We observe that the spatial TV prior, which is complementary to the STORM prior, reduces noise and streaking artefacts. Our experiments in Fig. 4 using temporal regularization alone results in excessive motion blurring, manifested as long streaks in the time profiles. The comparisons of Fig. 3 and Fig. 4 show that the image quality obtained with the navigator data in Fig. 3 is superior to the calibrationless setting in Fig. 4. We plan to investigate more sophisticated kernel completion methods3 to improve the weight evaluation in the calibrationless setting.


Spatial regularization is complementary to image manifold regularization which exploits the non-local similarities between image frames in a time series. The combination of the priors provides improved results. The heuristic approach to estimating the weights from calibrationless data shows promise; more work is required to improve the estimation of the manifold structure in cases without navigators.


No acknowledgement found.


1. S. Poddar, M. Jacob, "Dynamic MRI using Smoothness Regularization on Manifolds (SToRM)", IEEE Transactions on Medical Imaging, Vol 35, No 4, April 2016.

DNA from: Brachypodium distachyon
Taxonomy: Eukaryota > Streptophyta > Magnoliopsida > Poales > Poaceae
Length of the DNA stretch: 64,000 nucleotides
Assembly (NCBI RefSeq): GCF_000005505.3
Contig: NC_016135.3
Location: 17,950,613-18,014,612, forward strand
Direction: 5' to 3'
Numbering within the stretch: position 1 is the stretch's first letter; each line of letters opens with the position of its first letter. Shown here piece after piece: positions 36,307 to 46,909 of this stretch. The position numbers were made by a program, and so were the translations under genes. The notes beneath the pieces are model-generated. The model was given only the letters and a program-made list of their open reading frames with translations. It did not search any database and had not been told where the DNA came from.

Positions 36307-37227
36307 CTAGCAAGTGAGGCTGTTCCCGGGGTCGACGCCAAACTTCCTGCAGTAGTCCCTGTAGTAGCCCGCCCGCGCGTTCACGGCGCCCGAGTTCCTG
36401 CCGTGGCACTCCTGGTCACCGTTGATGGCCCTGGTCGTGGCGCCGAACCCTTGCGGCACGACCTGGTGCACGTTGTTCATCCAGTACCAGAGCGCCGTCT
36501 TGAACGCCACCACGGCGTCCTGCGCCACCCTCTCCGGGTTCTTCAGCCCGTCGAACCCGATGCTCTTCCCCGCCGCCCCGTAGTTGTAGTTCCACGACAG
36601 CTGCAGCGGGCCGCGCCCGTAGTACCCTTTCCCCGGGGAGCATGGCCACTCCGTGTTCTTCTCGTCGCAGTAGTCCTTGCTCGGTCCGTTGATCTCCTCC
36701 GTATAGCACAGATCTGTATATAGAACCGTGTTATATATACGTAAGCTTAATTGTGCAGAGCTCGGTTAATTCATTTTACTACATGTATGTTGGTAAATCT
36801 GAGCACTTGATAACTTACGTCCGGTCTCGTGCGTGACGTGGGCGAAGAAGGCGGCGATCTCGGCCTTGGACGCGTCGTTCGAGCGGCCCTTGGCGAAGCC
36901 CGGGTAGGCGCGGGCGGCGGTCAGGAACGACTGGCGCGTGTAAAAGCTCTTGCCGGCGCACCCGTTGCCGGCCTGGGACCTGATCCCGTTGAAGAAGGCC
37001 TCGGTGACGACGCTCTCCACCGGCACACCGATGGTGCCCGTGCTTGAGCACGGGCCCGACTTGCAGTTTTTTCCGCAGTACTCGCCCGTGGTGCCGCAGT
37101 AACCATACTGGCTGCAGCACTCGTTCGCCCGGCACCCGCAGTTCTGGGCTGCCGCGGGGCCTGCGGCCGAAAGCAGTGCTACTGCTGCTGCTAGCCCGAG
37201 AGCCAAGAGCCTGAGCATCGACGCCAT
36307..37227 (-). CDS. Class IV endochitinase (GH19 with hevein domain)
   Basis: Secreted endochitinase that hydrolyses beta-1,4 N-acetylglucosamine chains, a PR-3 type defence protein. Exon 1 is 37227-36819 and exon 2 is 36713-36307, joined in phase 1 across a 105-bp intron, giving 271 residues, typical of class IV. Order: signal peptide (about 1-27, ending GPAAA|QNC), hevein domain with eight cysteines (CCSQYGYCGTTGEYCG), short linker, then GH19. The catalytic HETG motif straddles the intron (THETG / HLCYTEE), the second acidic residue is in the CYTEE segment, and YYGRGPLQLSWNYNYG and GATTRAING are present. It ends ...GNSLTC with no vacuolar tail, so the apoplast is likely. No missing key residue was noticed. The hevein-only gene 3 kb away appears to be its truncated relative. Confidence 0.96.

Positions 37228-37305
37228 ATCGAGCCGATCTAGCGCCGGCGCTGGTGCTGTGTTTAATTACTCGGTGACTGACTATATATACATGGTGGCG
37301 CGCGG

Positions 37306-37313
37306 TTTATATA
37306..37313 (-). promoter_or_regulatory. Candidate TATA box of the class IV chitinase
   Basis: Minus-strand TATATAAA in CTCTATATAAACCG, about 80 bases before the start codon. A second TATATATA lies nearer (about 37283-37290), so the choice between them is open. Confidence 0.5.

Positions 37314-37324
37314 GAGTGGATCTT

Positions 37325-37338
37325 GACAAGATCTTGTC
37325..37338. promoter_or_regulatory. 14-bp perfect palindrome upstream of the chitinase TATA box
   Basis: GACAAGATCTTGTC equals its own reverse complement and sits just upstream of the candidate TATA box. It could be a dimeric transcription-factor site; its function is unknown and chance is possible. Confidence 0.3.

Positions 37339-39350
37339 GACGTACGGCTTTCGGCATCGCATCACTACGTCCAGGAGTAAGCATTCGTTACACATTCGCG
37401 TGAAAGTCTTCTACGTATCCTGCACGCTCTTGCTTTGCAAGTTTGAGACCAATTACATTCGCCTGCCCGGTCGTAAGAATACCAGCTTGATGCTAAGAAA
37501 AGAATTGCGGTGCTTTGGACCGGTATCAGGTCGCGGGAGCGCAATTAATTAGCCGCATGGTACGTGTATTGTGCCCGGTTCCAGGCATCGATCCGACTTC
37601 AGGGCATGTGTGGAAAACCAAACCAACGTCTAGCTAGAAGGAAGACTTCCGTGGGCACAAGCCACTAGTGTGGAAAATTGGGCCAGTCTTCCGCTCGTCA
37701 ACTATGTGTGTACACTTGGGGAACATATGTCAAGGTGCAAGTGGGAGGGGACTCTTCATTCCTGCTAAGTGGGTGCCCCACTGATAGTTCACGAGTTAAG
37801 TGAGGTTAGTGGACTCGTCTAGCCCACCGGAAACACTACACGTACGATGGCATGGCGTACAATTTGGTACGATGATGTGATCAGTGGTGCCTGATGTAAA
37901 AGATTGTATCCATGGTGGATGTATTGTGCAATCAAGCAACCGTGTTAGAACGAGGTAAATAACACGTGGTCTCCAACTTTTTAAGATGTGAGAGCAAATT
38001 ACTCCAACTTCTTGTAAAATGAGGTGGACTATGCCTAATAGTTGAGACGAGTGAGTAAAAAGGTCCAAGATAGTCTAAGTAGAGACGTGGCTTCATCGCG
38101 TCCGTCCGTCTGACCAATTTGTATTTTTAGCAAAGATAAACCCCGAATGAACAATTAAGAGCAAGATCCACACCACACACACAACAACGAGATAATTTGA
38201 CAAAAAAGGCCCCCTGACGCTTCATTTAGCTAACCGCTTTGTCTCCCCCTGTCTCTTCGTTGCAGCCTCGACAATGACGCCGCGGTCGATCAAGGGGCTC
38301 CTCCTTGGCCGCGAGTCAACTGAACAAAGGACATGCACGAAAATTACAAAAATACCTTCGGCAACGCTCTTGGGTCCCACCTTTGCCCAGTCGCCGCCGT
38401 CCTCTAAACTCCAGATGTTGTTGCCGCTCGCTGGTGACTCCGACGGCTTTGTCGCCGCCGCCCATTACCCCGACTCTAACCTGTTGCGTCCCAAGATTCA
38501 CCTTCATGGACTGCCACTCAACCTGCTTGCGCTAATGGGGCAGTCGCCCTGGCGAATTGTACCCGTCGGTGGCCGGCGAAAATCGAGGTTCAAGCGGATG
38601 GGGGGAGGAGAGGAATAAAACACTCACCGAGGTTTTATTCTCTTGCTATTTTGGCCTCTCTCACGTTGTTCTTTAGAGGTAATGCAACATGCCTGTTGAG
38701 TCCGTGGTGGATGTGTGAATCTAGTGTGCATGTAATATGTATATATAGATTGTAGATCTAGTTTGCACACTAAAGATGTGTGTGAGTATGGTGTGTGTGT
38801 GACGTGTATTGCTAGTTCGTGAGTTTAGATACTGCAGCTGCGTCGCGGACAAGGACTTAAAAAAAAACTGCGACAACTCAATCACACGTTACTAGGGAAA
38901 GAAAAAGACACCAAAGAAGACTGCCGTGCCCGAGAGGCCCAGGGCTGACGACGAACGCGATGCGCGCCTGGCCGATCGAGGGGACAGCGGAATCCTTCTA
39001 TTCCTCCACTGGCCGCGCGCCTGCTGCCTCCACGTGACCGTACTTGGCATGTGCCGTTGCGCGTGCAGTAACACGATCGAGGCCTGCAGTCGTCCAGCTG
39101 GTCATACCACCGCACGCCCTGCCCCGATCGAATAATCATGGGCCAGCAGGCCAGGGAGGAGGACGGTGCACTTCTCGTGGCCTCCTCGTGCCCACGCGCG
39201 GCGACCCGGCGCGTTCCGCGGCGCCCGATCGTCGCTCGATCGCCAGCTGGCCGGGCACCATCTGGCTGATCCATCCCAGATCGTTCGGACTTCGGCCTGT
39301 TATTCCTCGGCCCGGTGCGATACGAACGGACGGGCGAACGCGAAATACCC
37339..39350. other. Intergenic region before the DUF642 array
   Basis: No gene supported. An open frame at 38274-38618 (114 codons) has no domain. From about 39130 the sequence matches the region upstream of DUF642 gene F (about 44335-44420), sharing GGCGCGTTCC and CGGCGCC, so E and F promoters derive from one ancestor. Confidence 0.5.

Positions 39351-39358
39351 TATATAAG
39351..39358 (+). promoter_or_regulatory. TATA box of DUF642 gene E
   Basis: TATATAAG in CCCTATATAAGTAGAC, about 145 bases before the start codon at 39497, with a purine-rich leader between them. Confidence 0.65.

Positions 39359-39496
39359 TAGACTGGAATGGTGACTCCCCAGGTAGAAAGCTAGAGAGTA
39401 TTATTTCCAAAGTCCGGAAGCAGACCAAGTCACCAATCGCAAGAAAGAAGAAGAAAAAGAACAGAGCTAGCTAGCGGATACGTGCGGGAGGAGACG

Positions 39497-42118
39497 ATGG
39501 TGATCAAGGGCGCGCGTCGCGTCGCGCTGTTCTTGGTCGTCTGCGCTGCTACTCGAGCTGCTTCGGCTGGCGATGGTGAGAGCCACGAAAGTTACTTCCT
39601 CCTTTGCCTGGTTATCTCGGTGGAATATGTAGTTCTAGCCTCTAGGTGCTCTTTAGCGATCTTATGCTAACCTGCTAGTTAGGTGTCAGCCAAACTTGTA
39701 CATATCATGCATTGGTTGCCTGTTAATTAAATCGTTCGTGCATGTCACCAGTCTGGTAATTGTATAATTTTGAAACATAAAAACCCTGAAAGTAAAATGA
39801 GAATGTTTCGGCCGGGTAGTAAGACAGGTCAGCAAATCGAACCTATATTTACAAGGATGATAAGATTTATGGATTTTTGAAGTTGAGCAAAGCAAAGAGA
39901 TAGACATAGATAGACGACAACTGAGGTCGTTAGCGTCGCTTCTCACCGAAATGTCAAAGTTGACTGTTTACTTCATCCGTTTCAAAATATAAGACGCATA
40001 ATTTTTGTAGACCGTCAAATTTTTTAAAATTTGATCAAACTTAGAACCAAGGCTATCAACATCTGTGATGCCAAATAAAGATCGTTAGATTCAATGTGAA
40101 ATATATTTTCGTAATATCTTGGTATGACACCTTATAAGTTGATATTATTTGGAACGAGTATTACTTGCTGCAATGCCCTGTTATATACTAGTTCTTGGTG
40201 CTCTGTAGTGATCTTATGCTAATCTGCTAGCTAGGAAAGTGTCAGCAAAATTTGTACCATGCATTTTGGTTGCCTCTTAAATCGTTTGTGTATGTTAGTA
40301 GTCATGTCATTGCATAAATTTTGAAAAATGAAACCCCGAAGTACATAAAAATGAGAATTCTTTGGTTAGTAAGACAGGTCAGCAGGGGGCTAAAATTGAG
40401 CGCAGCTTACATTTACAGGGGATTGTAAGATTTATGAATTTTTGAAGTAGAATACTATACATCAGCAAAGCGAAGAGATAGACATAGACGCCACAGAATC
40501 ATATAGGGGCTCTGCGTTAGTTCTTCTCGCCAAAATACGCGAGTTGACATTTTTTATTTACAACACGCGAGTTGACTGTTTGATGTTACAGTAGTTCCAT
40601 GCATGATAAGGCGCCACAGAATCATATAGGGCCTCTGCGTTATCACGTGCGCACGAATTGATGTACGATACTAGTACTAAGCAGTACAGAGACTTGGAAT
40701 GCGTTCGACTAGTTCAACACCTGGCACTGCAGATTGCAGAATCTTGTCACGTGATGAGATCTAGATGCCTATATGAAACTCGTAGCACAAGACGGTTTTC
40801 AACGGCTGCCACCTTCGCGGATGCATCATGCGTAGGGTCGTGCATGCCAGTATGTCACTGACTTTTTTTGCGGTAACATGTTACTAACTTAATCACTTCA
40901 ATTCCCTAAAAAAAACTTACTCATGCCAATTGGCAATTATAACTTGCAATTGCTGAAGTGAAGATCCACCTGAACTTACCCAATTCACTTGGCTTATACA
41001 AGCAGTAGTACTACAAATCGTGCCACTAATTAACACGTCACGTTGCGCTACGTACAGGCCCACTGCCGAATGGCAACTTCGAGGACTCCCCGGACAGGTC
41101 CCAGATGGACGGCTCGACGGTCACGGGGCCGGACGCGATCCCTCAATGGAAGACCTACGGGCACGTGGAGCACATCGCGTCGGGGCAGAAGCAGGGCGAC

2. A. Beck, M. Teboulle, "Fast Gradient-based algorithms for Constrained Total Variation Image Denoising and Deblurring Problems", IEEE Transactions on Image Processing, Vol 18, No 11, Nov 2009.

3. S. Bhadra, S. Kaski, J. Rousu, "Multi-view Kernel Completion", arXiv:1602.02518.


Fig 1. Summary of weight estimation without navigators: The sequence of radial lines are shown arranged by the order in which they were acquired. The lines are now grouped according to their angle. Here 4 groups have been illustrated. Weight matrices are estimated for each group. These are then averaged to form the final weight matrices.

Fig 2. Group-wise weight estimation: As an example it is illustrated how the weight matrix for group 1 is estimated. The lines are shown is blue as they come from group 1 of Fig 1. In order to compute the weight between frames 2 and 3 for group 1, we require lines 1 and 350 (from frame 2) and 2 and 100 (from frame 3).